Customers are demanding to speak directly to brands—and that’s what DTC offers. By maintaining control of your brand, you also maintain control of the customer experience. You can create a more seamless experience throughout all channels and avenues, so your brand voice is always consistent and prevalent.

This kind of service transforms you from a product into a business. In turn, this allows you to build a relationship with your consumers that can lead to trust, loyalty, and repeat purchases. Personalization is especially critical to reaching customers today. In fact, 94% of senior-level executives acknowledge that personalization is the key to connecting with customers.

If you sell through a retailer, they control the experience. When you sell direct, you can personalize everything from the website to email drip campaigns to packaging and beyond. This personalization is the most effective way to win over today’s online customer, especially the millennial and Gen Z customers.

You can even use social media to build a brand experience—and sell to customers. A 2018 study found that 55% of people made a purchase through a social media channel this past year, especially Facebook and Instagram. This tells us that social media marketing is not only spreading brand awareness and engagement, but it’s also converting into sales.

3. Collect Customer Data to Grow.

If you work with a retailer, you let them find and take the customers for themselves. DTC allows you to grab customer information directly. A website or e-platform not only allows you to interact with your consumer, but it also allows you to capture them as a lead for future marketing. You control your customers’ data, which means you preserve their future interactions with your business as well. They’re your customers—and yours to turn into repeat buyers.

Plus, you can collect valuable customer data to consistently improve your operations. You can see which marketing is and isn’t working, how people are responding to your products, who your customers are, etc. This allows you to better understand what your customers want, so you can provide them with the best possible experience.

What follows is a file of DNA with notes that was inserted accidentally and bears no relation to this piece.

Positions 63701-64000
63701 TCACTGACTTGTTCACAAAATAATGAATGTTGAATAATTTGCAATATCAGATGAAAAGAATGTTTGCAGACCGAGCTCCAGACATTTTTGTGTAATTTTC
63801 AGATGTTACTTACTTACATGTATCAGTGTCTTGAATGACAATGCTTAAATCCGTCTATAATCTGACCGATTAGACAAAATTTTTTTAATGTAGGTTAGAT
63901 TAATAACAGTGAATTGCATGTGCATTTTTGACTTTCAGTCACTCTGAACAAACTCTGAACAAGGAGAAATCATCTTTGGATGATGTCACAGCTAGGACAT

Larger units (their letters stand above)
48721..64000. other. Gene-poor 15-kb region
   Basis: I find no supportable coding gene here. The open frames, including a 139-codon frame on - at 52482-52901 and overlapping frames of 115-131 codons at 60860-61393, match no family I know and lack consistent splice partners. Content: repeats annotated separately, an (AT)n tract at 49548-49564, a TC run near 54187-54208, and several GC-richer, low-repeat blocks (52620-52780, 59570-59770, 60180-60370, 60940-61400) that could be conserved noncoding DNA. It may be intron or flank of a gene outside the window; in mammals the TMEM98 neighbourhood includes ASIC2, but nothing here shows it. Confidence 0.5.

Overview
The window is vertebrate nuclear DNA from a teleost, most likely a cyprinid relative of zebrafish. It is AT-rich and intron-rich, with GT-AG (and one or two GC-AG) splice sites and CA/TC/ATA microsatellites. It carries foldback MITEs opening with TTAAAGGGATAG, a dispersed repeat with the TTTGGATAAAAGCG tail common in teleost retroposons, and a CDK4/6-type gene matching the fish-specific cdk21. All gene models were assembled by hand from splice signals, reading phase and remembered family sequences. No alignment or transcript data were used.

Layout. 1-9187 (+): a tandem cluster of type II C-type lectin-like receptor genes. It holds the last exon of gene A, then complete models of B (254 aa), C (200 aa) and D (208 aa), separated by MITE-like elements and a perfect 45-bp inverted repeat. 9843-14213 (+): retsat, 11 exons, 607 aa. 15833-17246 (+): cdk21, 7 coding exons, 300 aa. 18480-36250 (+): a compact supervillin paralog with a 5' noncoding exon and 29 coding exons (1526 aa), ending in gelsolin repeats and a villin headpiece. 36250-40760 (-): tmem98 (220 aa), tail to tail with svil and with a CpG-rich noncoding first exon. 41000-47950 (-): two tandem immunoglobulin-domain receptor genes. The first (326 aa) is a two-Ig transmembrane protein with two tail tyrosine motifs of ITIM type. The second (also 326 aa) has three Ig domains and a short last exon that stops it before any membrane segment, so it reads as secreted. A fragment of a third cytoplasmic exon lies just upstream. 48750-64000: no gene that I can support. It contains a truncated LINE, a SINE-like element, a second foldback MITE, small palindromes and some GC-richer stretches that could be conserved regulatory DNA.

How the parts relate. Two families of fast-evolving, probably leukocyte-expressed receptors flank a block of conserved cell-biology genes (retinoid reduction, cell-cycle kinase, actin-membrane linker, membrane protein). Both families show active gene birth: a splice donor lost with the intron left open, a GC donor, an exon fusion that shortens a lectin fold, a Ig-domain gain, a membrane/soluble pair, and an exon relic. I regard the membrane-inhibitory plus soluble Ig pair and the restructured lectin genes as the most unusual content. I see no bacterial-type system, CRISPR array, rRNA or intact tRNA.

4. You can grow faster.

Direct-to-consumer allows you to grow and expand as fast as your business can handle—even across the globe. You’re not bound to the constraints of your retailers or distributors. You don’t have to wait for them to break into a new market or to “okay” your products for sale in a new store.

When you’re direct-to-consumer, you control the scale of expansion. This means you are solely responsible for how well you do, and you can control your own product development, marketing, sales, and operations.

5. You’re the Star of the Show.

With a retailer, your products are side-by-side with competitors’ products (both in-store and on their website). You’re directly up against other brands—which is hard to match if your brand awareness isn’t as strong yet.

On your website, customers see your products—and your products only. They get engrossed in your brand (if you know how to make an effective website and social media page), which means they’re more likely to buy. You can show them product reviews and testimonials, and you can have as much space on your own site to share your brand story, mission, and product details. Your competition isn’t on the same page, so you have a stronger opportunity to convert.

Should my Business be Direct-to-Consumer?

How are you doing business now? How’s it working out?

If you primarily run through a distributor, you’ll want to consider how quickly direct to consumer is taking hold of the retail space. Major retailers are being forced to transform the way they do business, and you’re likely to see a lot of changes in the coming years with big box stores. This isn’t necessarily a bad thing, as long as you’re open to change and willing to pivot as necessary.

Regardless, it might be time for most businesses to start looking at the direct-to-consumer route. It’s never been easier and more desirable for your brand to connect one on one with your customers, especially through digital channels. With DTC, you can maintain control, raise your revenue, and build a more loyal fan base.  

It’s definitely worth looking into privatizing your label. Not sure how to get your business in the eyes of your consumers? Seller’s Choice is a digital marketing solution provider dedicated to the interests, growth, and profitability of e-commerce brands. For more updates, industry news, and e-commerce expertise, visit our site or get in touch.

Related articles

Get e-commerce tips and advice directly to your inbox

Subscribe to our weekly newsletter for updates, advice, and more!
No spam!

Let's grow together!

Our team of e-commerce experts are on hand to discuss your goals for growth, and how we can best help you achieve them.